FARMER organizations are asking the government not to extend a scheme of lowered tariffs on food imports, which expire at the end of the year.

Arguing the absence of benefit to consumers, the organizations said in a joint statement on Wednesday that President Ferdinand R. Marcos, Jr. should not extend Executive Order (EO) 171, and shift the government’s focus to upgrading domestic production.

Mr. Marcos concurrently serves as the Agriculture Secretary, and sets policy on food imports. EO 171 was issued by the previous government in May as an anti-inflation measure.

“What President Marcos does with EO 171 will be a litmus test of his political will in prioritizing local food production over imports and his ability to rein in economic managers who are pursuing a different tack,” the organizations said.  

“Despite the huge import volumes engendered by EO 171, consumers continue to reel from high food prices. The surge in imports has not benefited the buying public, whereas it has depressed farmgate prices. The National Treasury has lost billions in revenue due to reduced customs duties,” they added.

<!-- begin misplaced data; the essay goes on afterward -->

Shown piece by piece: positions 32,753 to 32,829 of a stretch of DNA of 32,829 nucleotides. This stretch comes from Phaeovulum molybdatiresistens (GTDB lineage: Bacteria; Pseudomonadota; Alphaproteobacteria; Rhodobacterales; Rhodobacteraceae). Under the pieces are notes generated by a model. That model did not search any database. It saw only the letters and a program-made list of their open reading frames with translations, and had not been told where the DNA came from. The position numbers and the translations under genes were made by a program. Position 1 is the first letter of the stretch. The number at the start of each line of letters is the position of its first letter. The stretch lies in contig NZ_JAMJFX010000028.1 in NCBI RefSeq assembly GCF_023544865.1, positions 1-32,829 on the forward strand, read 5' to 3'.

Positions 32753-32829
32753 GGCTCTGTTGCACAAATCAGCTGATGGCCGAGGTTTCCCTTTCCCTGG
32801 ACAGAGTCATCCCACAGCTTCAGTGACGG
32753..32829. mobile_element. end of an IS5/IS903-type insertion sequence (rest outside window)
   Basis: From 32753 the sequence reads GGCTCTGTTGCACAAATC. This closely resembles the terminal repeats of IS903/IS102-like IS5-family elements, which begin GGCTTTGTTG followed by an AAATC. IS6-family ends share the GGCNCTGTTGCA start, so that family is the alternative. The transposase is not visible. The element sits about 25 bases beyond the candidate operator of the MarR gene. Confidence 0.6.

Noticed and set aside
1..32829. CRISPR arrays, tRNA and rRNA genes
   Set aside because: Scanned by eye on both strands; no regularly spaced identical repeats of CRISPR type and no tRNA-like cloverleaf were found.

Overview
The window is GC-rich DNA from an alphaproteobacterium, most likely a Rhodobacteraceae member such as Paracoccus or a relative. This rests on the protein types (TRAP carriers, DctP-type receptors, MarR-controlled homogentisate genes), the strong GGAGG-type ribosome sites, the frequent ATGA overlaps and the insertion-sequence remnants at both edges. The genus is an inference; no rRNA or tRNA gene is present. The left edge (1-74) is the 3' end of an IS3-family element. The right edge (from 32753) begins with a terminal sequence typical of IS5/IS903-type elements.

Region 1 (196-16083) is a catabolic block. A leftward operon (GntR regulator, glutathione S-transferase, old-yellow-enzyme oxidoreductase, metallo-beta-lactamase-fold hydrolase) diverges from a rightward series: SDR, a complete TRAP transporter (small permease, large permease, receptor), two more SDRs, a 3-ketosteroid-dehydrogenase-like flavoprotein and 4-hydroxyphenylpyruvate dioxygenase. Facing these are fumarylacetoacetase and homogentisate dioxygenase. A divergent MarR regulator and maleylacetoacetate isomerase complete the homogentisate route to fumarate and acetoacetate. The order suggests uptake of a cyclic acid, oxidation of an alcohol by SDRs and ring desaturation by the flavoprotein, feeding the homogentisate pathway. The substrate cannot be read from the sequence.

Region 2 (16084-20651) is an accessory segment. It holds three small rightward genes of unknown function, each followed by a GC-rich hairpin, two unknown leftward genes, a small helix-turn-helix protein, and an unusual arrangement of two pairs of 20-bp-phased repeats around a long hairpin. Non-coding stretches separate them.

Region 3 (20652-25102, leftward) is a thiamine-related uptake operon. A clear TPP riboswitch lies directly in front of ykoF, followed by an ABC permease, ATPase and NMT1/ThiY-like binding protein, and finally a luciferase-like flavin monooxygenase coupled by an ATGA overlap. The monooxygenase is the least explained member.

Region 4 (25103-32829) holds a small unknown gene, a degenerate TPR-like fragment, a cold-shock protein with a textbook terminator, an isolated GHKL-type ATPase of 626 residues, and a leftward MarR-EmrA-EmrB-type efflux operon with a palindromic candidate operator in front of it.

The Foundation for Economic Freedom (FEF) has called for the extension of EO 171’s validity until the end of 2023 to address surging food prices.

The agricultural organizations said imports have discouraged farmers from increasing production.  

“Cheap imports have further discouraged our farmers from sustaining and expanding their production, thus causing even more supply shortages and increasing our dependence on imports. This vicious cycle will persist — for as long as we do not rationalize and align our trade policy with our sustainable food self-sufficiency objective,” the groups said.

Signed by former President Rodrigo R. Duterte, EO 171 allowed lower tariffs for rice, corn, coal, and pork to continue until Dec. 31.  

The EO set the tariff on rice imports within the minimum access volume (MAV) quota at 35%, with out-of-quota imports charged 50%. The tariffs for pork within the MAV quota were reduced to 15% from 30%, while out-of-quota pork import tariffs were reset to 25% from 40%.

It also lowered the tariffs on corn imports within the quota to 5% from 35% and set rates for shipments beyond the quota to 15% from 50%.

The order also reduced the duty on coal imports to zero from 7%. 

Signatories to the statement include the Agricultural Sector Alliance of the Philippines, Federation of Free Farmers, United Broiler Raisers Association, Pork Producers Federation of the Philippines, Inc., Philippine Maize Federation, Alyansa Agrikultura, Kilusang Magbubukid ng Pilipinas, Pambansang Kilusan ng mga Samahang Magsasaka, and Philippine Egg Board Association.

Other signatories were the Confederation of Coconut Farmers Organizations of the Philippines, Pambansang Kaisahan ng mga Magbubukid sa Pilipinas, Kalipunan ng mga Maliliit na Magniniyog ng Pilipinas, Tugon Kabuhayan, Integrated Rural Development Foundation, and Philippine Rural Reconstruction Movement. — Revin Mikhael D. Ochave